The Australian Ministry of Health has confirmed that it has no plans to raise the consumer prices of drugs supplied under the country's AUD5bn (US$3.85bn) Pharmaceuticals Benefits Scheme (PBS). Reimbursement costs have soared in recent years, fuelling expectations of a government-imposed price hike. Average drug prices remain relatively high in international terms, at AUD28.60 (US$21.70) per pack, although this is still only a quarter of US levels.

The Australian Financial Review has recently reported that the government is planning to make savings of up to AUD850mn (US$639.07mn) on the PBS, with the authorities favouring increased generic provision. In April 2005, all therapeutic classes of medicines were subject to a 12.5% price cut following the introduction of generic competition. The government will also cut wholesale drug margins from 11.1% to 7.5%.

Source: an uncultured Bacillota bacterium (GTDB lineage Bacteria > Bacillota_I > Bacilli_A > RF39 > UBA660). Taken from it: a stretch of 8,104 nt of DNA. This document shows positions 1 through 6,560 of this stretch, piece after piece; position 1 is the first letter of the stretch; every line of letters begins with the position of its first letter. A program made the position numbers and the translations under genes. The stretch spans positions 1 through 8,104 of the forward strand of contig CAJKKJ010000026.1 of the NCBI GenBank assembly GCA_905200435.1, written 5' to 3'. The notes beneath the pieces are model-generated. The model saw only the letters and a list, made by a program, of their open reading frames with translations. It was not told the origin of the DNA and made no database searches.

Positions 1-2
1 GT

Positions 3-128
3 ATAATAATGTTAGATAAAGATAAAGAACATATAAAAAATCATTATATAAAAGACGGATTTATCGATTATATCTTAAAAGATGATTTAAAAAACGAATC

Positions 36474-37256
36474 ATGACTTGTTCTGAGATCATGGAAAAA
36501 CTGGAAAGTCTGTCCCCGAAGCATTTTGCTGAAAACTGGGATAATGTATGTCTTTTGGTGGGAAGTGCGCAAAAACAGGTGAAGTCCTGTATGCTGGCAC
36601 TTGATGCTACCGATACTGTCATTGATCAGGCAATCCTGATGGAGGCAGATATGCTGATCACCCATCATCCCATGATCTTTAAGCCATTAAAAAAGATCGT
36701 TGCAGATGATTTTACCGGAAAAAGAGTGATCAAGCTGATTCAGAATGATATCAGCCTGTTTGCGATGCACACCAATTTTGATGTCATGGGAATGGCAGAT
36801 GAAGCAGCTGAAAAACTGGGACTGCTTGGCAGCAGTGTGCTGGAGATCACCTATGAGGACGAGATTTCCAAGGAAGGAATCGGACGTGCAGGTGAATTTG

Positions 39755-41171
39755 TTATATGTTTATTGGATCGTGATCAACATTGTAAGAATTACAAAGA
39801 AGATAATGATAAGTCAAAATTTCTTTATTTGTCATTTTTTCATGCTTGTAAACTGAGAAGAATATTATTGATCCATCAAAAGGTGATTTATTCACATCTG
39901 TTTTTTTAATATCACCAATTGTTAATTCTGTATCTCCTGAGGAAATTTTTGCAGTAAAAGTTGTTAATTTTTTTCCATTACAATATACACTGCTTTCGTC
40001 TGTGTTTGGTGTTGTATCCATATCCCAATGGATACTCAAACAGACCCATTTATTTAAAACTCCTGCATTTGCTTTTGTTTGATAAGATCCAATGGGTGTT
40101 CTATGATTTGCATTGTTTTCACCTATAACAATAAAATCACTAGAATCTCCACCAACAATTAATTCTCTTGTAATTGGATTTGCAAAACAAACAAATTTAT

However, industry sources claim that promoting generics will cut costs effectively, arguing that the PBS is not particularly compatible with this sector. In Australia, branded drugs reportedly retain market share for longer after patent expiry than in other developed countries, primarily due to a lack of competition among generics suppliers.

Furthermore, Australia's free trade agreement with the US has proved a challenge for generics makers. A clause in the treaty requires Australian drugmakers to notify originator companies before launching generic versions their products. This reportedly allows research-based companies time to potentially block generic entry. It was also recently estimated that if the five most commonly prescribed innovator drugs on PBS are not replaced by generics, expenditure will rise by AUD1.5bn (US$1.15bn) in the next three years.